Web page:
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Role of Protein Synthesis Initiation Factors in Dietary Soy Isoflavone-Mediated Effects on Breast Cancer Progression

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Annual summary rept. 1 March 2011 31 May 2014

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The role of dietary soy in breast cancer has been the subject of intense investigation and is thought to be cancer preventive. However, the beneficial effects of soy on established breast cancer is controversial. The goal of this research is to investigate the potential molecular mechanisms by which soy isoflavones affect established breast cancers. A previous study by our laboratory reported that dietary genistein reduced tumor growth and metastasis and down regulated cancer promoting genes in a nude mouse model with tumors established from MDA-MB-435 metastatic cancer cells. In contrast, daidzein increased primary ammary tumor growth and metastasis, and significantly upregulated genes that regulate proliferation and protein synthesis including eukaryotic initiation factor eIF4F members. Our hypothesis is that soy isoflavones modulate breast cancer progression by specific regulation of the eIF4F eukaryotic initiation factor complex to affect the synthesis of cancer regulatory proteins. We have reported that equol, a metabolite of the soy isoflavone daidzein, may advance breast cancer progression via upregulation of the eukaryotic initiation factor eIF4G. In estrogen receptor - metastatic breast cancer cells, elevated eIF4G levels in response to equol were associated with an increase in cell viability and the translation of specific mRNAs with internal ribosome entry sites IRES including the transcription factor c-Myc, a central regulator of cancer malignancy. Herein, we show that eIF4G knockdown results in a marked reduction of the equol-mediated increase in protein synthesis initiation of specific IRES-dependent pro-cancer molecules, without affecting the increases in c-Myc levels and cell viability. Knockdown of c-Myc abrogated the increased cell viability in response to equol. Our findings implicate c-Myc and eIF4G in the cancer promoting effects of equol in metastatic breast cancer via regulation of protein synthesis initiation of molecules that con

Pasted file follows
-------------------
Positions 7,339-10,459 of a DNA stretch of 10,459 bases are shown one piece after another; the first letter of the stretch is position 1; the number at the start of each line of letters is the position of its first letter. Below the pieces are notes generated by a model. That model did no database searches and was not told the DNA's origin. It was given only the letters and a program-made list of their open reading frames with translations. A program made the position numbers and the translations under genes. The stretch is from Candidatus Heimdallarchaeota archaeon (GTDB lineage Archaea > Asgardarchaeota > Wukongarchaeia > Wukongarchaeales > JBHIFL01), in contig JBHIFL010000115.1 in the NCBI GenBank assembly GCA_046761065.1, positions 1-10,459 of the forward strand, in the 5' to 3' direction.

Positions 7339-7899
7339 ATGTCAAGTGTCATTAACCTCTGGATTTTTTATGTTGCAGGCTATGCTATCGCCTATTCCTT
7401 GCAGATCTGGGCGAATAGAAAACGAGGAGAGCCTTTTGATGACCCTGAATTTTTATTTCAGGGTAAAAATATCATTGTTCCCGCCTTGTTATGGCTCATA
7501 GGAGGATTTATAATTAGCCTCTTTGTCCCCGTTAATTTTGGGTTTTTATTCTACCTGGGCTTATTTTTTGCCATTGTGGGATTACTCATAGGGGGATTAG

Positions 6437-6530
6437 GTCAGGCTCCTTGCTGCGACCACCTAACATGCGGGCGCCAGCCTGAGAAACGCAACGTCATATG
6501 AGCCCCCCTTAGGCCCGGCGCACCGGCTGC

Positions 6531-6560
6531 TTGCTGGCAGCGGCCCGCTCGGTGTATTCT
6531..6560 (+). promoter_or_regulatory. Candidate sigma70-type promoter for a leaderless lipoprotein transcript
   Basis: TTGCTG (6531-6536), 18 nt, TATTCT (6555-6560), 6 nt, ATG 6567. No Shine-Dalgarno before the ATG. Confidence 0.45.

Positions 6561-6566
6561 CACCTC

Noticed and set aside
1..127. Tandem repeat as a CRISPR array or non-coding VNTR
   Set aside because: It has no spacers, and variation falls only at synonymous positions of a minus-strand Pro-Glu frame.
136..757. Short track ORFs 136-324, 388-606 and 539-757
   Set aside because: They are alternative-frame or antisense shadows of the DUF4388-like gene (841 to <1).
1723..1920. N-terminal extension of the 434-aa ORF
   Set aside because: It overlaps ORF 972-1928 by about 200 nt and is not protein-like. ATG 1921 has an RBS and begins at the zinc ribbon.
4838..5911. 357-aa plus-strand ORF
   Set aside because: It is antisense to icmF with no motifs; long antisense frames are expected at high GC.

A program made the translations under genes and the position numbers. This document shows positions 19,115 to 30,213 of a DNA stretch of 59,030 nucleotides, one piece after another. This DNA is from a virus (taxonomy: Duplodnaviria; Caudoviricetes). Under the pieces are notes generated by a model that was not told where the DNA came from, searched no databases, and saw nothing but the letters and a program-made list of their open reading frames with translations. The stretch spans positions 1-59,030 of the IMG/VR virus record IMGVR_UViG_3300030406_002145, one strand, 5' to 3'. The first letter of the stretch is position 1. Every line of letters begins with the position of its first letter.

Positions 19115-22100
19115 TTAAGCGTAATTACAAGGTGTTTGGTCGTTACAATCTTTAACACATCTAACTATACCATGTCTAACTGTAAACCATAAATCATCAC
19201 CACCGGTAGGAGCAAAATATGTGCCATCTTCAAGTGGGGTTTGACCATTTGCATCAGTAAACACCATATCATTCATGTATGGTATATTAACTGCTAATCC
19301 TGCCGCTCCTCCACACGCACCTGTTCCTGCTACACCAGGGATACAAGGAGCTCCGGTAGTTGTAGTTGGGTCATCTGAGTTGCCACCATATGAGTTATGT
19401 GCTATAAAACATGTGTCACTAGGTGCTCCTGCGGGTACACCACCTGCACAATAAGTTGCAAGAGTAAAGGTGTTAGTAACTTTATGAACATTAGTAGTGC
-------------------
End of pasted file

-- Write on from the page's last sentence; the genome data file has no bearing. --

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  • Medicine and Medical Research

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